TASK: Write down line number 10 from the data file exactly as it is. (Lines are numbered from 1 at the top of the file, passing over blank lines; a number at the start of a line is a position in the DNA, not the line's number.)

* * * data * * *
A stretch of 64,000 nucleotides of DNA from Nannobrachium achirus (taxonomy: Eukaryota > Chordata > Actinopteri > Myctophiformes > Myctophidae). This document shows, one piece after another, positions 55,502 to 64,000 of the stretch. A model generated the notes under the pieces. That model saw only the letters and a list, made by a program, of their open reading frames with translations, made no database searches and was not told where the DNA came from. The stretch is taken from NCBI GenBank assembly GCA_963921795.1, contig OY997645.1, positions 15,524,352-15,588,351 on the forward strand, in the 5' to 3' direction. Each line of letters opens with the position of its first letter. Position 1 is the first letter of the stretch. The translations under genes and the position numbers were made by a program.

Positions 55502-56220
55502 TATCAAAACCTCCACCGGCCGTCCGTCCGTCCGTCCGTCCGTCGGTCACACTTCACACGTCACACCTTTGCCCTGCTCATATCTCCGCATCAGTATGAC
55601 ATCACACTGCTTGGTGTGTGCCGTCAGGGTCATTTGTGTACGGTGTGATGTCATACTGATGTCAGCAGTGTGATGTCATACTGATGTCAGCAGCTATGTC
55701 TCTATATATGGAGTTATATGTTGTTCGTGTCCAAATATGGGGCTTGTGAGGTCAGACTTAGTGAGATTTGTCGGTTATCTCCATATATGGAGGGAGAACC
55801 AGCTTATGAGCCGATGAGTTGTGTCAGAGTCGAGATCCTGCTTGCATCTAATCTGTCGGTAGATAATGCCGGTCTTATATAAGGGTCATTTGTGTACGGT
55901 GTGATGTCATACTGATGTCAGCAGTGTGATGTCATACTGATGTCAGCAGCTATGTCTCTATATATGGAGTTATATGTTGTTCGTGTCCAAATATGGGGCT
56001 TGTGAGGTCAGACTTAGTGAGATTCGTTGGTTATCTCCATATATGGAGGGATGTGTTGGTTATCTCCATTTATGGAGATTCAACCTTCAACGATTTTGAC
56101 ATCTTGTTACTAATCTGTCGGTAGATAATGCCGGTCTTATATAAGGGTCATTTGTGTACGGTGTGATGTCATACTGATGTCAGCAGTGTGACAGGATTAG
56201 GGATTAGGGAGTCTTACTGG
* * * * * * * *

56201 GGATTAGGGAGTCTTACTGG